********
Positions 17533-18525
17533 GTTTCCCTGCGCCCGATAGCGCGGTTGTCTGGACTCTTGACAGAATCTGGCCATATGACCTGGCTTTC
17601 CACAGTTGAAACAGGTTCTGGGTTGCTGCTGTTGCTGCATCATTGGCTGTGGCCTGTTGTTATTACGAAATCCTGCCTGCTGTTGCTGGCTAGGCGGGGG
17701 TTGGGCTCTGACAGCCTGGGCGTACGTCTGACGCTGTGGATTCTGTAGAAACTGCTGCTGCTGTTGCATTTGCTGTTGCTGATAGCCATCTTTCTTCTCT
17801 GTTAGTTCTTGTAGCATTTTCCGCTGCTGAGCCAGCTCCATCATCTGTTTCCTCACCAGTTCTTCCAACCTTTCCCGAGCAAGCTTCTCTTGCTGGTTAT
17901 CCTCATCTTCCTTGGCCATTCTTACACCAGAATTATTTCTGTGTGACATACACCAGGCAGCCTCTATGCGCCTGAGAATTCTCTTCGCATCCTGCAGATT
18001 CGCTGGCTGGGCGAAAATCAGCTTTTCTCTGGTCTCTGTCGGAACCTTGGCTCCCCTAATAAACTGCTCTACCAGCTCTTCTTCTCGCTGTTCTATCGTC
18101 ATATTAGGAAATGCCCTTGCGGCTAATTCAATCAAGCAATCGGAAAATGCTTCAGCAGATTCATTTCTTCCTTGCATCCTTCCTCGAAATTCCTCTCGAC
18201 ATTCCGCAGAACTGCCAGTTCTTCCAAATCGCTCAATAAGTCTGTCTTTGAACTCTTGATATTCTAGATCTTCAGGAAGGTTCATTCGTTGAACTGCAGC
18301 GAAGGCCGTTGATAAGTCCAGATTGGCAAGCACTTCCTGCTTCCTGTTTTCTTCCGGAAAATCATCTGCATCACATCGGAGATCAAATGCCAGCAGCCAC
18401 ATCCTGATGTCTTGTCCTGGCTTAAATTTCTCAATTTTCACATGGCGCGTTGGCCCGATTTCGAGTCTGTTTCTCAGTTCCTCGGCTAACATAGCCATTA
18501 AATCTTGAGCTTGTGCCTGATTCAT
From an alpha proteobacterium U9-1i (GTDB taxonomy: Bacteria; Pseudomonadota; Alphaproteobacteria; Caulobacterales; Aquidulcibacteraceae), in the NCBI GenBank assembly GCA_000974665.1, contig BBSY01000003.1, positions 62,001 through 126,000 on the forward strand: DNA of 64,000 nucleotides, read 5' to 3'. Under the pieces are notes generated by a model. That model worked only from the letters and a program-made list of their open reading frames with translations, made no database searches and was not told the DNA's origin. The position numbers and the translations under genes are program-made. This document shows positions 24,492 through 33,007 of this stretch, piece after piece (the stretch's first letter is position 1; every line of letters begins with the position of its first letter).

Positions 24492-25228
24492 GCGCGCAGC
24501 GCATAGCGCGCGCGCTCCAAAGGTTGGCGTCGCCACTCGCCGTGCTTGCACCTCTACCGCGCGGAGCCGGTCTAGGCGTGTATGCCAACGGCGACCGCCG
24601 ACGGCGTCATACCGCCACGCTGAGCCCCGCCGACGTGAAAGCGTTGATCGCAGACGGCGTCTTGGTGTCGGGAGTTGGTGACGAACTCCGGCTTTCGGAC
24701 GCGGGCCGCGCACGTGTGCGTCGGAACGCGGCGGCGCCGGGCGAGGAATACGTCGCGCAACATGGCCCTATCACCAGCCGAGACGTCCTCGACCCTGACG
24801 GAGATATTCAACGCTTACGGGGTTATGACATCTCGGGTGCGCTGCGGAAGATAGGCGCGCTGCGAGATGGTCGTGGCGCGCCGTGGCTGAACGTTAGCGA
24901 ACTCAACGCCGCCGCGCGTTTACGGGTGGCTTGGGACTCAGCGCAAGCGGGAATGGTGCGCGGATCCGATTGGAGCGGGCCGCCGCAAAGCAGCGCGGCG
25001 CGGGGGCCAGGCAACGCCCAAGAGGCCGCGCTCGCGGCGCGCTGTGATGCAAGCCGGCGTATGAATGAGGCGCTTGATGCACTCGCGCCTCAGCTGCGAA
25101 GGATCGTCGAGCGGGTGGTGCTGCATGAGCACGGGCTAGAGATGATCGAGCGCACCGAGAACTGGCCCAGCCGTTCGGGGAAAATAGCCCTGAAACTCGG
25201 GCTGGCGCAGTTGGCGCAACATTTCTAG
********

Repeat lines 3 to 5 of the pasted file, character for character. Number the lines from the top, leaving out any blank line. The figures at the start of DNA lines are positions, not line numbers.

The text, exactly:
17601 CACAGTTGAAACAGGTTCTGGGTTGCTGCTGTTGCTGCATCATTGGCTGTGGCCTGTTGTTATTACGAAATCCTGCCTGCTGTTGCTGGCTAGGCGGGGG
17701 TTGGGCTCTGACAGCCTGGGCGTACGTCTGACGCTGTGGATTCTGTAGAAACTGCTGCTGCTGTTGCATTTGCTGTTGCTGATAGCCATCTTTCTTCTCT
17801 GTTAGTTCTTGTAGCATTTTCCGCTGCTGAGCCAGCTCCATCATCTGTTTCCTCACCAGTTCTTCCAACCTTTCCCGAGCAAGCTTCTCTTGCTGGTTAT